Voter suppression in North Carolina

Voting Rights Victory! SCOTUS Strikes Discriminatory North Carolina Law Dead

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Interestingly enough, it appears as if the best news these days is coming from an unlikely source: the Supreme Court of the United States. Just two weeks ago, the highest court in the land turned down an appeal challenging a pioneering California law that banned gay conversion therapy. With the law upheld, psychiatry professionals in California are not permitted to engage in the wildly debunked, incredibly abusive process, which endeavors to alter an individual’s sexual preference. It also means that the other six states and smaller municipalities that have passed similiar legislation will be able to maintain this important prohibition.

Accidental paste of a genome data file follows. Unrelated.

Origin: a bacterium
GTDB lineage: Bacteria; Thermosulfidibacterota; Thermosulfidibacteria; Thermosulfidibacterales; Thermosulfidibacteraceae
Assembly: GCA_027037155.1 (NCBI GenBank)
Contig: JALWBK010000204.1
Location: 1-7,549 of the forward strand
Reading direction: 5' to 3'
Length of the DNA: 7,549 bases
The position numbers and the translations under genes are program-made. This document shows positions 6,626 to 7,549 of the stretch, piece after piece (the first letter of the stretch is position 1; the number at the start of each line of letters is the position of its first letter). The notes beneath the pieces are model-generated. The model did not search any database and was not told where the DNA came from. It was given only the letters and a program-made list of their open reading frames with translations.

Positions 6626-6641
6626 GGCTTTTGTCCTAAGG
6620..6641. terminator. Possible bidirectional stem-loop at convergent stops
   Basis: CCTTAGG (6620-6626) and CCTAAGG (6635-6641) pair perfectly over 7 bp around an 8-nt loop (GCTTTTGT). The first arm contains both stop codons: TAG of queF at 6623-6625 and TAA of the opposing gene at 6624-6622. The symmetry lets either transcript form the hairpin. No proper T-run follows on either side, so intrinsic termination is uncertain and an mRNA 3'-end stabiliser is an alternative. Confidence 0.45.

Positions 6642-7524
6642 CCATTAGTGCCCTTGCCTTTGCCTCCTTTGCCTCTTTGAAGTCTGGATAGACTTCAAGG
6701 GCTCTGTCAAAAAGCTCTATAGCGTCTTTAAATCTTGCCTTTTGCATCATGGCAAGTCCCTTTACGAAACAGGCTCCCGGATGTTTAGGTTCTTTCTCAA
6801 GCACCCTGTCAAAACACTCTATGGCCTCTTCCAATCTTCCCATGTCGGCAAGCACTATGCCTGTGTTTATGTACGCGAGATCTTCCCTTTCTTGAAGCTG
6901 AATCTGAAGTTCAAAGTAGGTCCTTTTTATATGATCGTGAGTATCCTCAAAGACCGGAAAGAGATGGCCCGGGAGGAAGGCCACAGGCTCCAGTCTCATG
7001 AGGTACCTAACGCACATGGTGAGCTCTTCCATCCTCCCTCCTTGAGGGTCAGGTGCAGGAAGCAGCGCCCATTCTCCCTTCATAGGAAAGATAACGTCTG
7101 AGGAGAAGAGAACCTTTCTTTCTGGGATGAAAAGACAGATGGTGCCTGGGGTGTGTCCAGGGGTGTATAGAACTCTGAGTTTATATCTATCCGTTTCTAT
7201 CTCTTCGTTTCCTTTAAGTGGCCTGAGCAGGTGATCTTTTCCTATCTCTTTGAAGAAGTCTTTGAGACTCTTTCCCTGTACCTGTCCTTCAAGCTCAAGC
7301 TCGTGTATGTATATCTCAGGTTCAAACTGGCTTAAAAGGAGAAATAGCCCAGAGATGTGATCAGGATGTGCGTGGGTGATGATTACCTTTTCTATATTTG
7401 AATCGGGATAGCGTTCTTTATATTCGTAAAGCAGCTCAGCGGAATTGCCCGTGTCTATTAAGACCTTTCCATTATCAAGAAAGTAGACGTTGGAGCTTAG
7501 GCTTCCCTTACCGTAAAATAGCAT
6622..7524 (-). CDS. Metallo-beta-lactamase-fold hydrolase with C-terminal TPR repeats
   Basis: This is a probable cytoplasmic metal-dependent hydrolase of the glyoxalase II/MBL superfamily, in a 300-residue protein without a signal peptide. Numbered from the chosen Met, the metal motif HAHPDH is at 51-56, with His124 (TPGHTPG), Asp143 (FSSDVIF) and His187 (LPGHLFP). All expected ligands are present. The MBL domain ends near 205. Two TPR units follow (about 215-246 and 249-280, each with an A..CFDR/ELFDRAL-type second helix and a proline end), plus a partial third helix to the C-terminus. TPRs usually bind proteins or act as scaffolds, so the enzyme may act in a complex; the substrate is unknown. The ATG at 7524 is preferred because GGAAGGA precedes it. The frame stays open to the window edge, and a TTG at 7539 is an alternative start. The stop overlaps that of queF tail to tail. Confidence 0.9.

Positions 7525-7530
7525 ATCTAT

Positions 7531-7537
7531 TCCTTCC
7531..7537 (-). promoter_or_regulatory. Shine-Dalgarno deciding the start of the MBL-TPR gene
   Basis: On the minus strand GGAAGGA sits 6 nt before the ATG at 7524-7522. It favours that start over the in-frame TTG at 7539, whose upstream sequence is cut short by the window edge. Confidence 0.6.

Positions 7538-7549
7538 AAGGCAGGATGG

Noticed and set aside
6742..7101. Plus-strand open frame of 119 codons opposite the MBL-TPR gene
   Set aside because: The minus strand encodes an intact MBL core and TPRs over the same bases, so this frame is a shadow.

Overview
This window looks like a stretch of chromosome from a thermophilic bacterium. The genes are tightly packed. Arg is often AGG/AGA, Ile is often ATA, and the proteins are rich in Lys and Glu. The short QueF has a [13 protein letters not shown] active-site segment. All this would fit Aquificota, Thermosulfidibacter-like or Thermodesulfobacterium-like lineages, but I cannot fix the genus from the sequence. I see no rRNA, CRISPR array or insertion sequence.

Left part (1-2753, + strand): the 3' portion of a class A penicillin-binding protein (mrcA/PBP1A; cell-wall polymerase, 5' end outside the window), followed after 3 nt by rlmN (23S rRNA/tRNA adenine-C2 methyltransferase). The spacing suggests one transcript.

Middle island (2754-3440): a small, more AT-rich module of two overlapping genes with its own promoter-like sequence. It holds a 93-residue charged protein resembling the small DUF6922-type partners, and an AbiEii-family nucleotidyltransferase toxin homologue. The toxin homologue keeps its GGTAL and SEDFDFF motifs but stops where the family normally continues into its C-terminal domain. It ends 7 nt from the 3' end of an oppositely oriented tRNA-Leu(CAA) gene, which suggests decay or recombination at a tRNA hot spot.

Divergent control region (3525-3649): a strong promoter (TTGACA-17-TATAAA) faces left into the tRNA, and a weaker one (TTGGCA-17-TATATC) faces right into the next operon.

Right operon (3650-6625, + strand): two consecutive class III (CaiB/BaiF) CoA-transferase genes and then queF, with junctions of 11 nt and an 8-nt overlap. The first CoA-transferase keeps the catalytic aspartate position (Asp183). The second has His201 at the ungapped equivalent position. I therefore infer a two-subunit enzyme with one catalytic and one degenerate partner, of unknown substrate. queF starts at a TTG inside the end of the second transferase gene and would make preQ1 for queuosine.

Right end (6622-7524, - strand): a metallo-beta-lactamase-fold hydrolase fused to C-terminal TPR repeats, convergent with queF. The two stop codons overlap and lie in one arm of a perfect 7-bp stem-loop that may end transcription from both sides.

Today, the nation receives even more great news from the Supreme Court, which has turned down a challenge to a ruling that overturned North Carolina’s controversial voter ID law. A federal appeals court previously ruled that the 2013 law passed by North Carolina Republicans was designed to “target African Americans with almost surgical precision.” With SCOTUS refusing to take the case up, the lower court’s ruling stands, effectively halting the state GOP’s attempt to significantly curtail voting in African-American districts.

With no sound justification, the law explicitly sought to making voting more difficult for black North Carolinians, restricting early voting hours and enacting voter ID requirements. GOP lawmakers assembled the bill after researching voting trends among the state’s inhabitants. After figuring out which demographic utilized early voting more (black residents, it turned out), they sought to restrict early voting; after discovering which forms of ID black residents were more likely to have, they chose to expludethose from the eligibility list under the law’s ID requirement.

Voter suppression is still an ongoing issue. It may in fact have assisted Trump win the presidency. But, nonetheless, each victory still counts.

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